Fearless David Brady grabs new course record 64 and a two-stroke lead
Naas’ Jack Hume and Portmarnock’s Geoff Lenehan lead the chasing pack in West of Ireland
Fog delayed teenager David Brady’s Radisson Blu-sponsored West of Ireland Championship debut by two and a half hours but the Co Sligo lad could probably have burned it off himself so hot was his game as he shaved a shot off the course record, reeling off nine birdies in a seven-under 64 on the famous Rosses Point links.
With his home course in magnificent shape and with only a zephyr breeze to trouble him under a azure sky, the 17-year old fifth-year student from Sligo Grammar raced to nine-under par without error only to bogey the 16th and 17th.
The finish was only a minor disappointment for the former Under-16 Boys international from nearby Ballincar – built like a graphite driver with a precious little extra weight on his 6ft 3ins frame – who had the honour of hitting the first shot of the championship having carded what was until then a career best 69 in last Wednesday’s 18-hole qualifier to top the qualifiers for the championship proper.
A big hitter with the kind of fearless putting stroke that only teenagers possess, he didn’t birdie either the par-five third or fifth holes but still managed matching nines of 32 to lead by two strokes from Naas’ Jack Hume and Portmarnock’s Geoff Lenehan, with club mate Steffan O’Hara and Ardee’s Eugene Smith four behind in the 36-hole race to make the top 64 qualifiers for the matchplay stages tonight.
“I’m happy out,” Brady said on a day when most the championship favourites fared well and the field raced around in an average of around 4 hours 11 minutes. “I’ll just concentrate on having another good score tomorrow. Before the start I definitely had ambitions to do well in the tournament.”
A wedge to two feet set up his opening birdie at the second and while he chipped in for another at the fourth, the majority of his birdies were the result of classy ball-striking and the kind of putting touch that smacks of a Faustian pact.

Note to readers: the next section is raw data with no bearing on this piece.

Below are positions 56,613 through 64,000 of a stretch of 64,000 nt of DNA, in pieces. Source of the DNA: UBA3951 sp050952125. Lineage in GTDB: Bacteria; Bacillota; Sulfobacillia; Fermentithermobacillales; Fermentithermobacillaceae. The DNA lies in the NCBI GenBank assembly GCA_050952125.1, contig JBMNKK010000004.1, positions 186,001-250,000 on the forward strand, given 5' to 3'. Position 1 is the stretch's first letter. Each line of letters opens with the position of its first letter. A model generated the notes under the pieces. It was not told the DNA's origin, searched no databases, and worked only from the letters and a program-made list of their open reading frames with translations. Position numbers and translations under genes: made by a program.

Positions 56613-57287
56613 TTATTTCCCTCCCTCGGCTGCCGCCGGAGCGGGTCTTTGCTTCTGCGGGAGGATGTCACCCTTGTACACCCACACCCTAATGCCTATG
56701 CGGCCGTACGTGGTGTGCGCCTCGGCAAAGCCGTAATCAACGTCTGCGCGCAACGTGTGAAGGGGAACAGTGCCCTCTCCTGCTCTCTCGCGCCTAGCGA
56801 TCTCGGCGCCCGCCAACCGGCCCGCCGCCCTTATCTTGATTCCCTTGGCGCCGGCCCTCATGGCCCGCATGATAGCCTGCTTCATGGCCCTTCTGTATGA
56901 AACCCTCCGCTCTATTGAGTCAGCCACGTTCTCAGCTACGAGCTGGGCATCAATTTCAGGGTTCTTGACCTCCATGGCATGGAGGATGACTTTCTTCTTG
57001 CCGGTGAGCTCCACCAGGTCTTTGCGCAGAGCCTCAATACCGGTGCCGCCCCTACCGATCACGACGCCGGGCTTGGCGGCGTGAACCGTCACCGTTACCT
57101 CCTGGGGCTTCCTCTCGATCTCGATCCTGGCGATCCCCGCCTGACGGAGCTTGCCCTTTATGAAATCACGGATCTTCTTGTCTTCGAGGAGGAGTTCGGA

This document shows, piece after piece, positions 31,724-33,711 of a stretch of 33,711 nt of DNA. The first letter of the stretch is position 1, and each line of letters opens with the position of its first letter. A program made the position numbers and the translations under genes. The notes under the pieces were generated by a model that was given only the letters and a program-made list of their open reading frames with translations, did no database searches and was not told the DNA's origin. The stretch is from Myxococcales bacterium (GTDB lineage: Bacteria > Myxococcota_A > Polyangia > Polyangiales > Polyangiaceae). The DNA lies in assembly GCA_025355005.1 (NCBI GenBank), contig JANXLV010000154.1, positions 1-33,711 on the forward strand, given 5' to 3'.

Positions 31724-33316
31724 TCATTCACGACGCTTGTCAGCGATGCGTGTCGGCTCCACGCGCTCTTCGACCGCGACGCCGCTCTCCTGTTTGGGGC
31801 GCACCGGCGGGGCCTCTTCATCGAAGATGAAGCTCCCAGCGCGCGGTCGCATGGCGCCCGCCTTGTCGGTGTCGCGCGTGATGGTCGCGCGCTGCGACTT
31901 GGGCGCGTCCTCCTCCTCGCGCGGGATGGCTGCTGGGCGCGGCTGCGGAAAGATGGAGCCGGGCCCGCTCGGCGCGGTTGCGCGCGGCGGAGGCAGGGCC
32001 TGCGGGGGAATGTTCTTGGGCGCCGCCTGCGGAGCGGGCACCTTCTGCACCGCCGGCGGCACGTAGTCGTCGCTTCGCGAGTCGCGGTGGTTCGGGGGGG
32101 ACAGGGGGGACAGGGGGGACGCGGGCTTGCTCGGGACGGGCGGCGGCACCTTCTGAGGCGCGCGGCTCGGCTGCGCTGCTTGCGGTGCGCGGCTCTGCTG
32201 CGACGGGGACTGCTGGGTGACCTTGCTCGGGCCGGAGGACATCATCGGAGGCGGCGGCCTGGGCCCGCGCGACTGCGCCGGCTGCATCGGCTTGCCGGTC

He didn’t birdie the par-five third or fifth holes and was forced to get up and down for par with a pitch and a putt at the sixth before rattling off seven birdies in his next nine holes to get to nine under.
After sinking an 18-footer at the seventh, he hit a seven iron to 12 feet at the short ninth to turn in 32 and then birdied the 11th from two feet, tapped in for another at the par-five 12th, hit an eight iron to four feet at the par-three 13th and rolled in a 10 footer at the 14th before holing a 40 footer from just short of the 15th green for birdie number nine.
He missed a seven-footer for par after pulling his tee shot at the par-three 16th and then happily two-putted the terrifying 17th for bogey.
Hume was pleased to drop just one shot in his 66 before later starter Lenehan matched that score having raced to five under after eight holes in a seven-birdie round.
“I’d like to get to the business end of a championship after missing the playoff by one in the Irish Amateur last year and getting to two semis in the ‘North’.” Lenehan said.